Yes, but there is always the possibility that the satellite imagery isn’t correctly positioned geospatially. I do a lot of mapping with OpenStreetMap and we have access to several “brands” of satellite imagery (Maxar-Premium, ESRI, Bing, etc.) and the actual position of a feature can be off by several meters.

To make matters worse, the positional accuracy of any satelite imagery varies depending on where you are on the globe, Alaska vs Thailand, Europe vs the east coast of the U.S. OSM mappers are encouraged to use GPS traces previously uploaded to determine an “offset” and then adjust the imagery to align with those traces where they follow a road, for example.

This means that finding that “shade tree alone in a pasture” and picking its coordinates off the sat imagery in Google Maps does not guarantee that those coordinates are accurate.


I was recently able to work out batch editing to update some of my old observations with location accuracy. You can apply set the radius in meters to 200 observations at once. You can also adjust particular observations to different numbers in the batch edit module.

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Yes, I know you can batch edit the accuracy data, but I don’t know of a way to search for observations that lack these data. I wouldn’t want to overwrite the data of observations that already have them.

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Doesn’t this do it ?


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Yes, but you can’t batch edit from there. I have thousands of values to backfill. I’m not going to do that one at a time.

No, but you can export it and create a comma separated list of the observation numbers to add as a url parameter on the batch edit screen.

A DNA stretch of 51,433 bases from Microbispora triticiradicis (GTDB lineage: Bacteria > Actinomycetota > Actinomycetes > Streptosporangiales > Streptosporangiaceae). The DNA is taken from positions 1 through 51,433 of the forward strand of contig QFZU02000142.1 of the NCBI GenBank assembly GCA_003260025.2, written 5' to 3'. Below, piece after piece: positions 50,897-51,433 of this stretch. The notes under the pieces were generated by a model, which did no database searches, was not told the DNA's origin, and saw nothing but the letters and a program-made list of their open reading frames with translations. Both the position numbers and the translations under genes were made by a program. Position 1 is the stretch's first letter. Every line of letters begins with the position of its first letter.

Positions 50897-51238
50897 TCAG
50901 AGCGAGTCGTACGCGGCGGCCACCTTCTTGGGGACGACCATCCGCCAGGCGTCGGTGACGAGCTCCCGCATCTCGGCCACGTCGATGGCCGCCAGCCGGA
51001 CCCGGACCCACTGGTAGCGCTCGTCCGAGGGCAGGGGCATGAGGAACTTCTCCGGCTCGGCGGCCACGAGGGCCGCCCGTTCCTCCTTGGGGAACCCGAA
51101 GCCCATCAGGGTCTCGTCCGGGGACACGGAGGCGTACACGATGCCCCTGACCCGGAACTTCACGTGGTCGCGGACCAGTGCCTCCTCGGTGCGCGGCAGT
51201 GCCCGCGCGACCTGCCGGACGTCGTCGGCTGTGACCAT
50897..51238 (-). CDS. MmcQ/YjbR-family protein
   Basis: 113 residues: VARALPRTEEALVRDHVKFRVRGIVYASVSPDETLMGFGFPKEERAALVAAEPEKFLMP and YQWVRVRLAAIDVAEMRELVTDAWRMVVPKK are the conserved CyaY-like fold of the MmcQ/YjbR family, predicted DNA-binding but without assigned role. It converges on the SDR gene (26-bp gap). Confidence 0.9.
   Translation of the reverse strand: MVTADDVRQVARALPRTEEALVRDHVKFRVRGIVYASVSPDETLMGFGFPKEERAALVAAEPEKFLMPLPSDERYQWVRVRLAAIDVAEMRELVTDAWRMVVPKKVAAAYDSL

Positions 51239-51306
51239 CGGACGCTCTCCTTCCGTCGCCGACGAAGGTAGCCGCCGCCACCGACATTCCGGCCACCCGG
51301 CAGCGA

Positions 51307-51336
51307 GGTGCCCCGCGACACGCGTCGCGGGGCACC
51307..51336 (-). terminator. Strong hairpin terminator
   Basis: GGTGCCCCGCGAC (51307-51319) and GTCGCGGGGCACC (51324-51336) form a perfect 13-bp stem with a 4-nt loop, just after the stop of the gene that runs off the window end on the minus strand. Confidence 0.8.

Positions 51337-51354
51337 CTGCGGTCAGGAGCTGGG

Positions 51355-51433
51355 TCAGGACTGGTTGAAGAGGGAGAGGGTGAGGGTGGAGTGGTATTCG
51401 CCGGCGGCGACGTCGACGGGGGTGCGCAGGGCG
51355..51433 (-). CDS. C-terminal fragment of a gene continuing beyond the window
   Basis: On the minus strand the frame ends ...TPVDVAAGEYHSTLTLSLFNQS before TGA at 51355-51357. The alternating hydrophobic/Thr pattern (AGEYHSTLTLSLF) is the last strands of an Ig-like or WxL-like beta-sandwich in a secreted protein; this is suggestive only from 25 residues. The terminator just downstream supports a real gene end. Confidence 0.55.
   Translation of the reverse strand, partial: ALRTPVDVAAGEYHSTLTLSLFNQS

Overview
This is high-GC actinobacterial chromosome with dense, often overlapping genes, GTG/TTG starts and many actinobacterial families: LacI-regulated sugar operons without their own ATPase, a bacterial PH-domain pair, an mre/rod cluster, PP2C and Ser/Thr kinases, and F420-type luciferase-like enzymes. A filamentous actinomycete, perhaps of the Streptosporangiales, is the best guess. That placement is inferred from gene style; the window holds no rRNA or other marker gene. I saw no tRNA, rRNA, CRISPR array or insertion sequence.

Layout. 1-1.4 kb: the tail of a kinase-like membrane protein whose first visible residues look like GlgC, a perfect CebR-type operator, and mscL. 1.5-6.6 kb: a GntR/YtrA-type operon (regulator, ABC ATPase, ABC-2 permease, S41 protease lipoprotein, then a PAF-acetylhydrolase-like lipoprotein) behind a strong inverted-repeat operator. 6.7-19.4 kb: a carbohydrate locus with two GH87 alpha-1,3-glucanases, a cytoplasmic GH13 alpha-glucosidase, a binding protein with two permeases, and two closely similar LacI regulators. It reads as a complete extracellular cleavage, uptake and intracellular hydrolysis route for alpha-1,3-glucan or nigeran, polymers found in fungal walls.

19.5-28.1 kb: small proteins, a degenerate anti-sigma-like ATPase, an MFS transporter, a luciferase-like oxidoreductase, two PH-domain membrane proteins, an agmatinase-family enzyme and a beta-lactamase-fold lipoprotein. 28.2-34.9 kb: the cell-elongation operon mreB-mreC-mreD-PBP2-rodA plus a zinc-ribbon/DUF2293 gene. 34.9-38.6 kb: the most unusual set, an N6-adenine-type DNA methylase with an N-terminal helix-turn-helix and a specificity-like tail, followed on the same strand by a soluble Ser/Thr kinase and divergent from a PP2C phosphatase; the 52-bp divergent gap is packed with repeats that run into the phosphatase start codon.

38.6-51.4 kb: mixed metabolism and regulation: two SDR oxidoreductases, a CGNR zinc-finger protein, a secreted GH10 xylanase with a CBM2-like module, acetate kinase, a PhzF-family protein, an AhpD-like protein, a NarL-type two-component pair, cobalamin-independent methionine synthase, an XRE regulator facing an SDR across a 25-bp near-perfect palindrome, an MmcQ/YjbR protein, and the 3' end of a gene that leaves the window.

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I didn’t know you could do that. I’ll give it a try. Thanks!

I tried that on my own observations, via this URL:
which shows 33 observations lacking accuracy.

However, when I try to export, the export page apparently ignores the acc=false parameter, and exports all my observations. Here’s the export URL:
which displays and exports all 354 of my observations. I tried several variations on the URL, including adding acc=false into the query edit box on the export page, but couldn’t find any way to get it to accept the acc parameter.

This is a known issue on the export screen where it drops certain parameters. Sorry, I did not know this was on the list of ones that are dropped when I posted above.

It is not obvious, but you can manually edit/paste into the first box on the screen it takes you to and re-add that parameter into the string it shows.

if that’s not working for that set of parameters, you can always try using the API (see https://api.inaturalist.org/v1/docs/#!/Observations/get_observations).

for example, https://api.inaturalist.org/v1/observations?acc=false&user_id=twainwright&order=desc&order_by=created_at.

this may also help get info from the API in a more human-readable format: https://jumear.github.io/stirfry/iNatAPIv1_observations.html?user_id=twainwright&acc=false.

This topic comes up again regularly. I will repeat a request I have made before, which no one has ever followed up on. Can someone who understands this issue well do a short writeup about it, explaining what the issue is, why it is important, and exactly what information should be retained (presumably a single floating point number which is a distance in meters)?

I am a prolific observer with thousands of observations whose locations are handled automatically by my tool chain. But the accuracy information is not there. I will not do these by hand, but would be happy to urge (1) the JPG standards committee to adopt a standard way to record this, (2) my camera manufacturer to update the firmware to put the information in the EXIF data on the photo at the time the picture is taken, and (3) Adobe to make sure that Lightroom preserves this information. Yes, that’s a lot of organizations that aren’t going to move quickly. But it was probably 7 years ago that we first had this same discussion. It might be solved by now if we had started pushing for it then.



I don’t think that’s the correct use of that flag. I think that should only be used if you believe that the location of the observation isn’t anywhere within the accuracy circle (which should really be called the precision circle).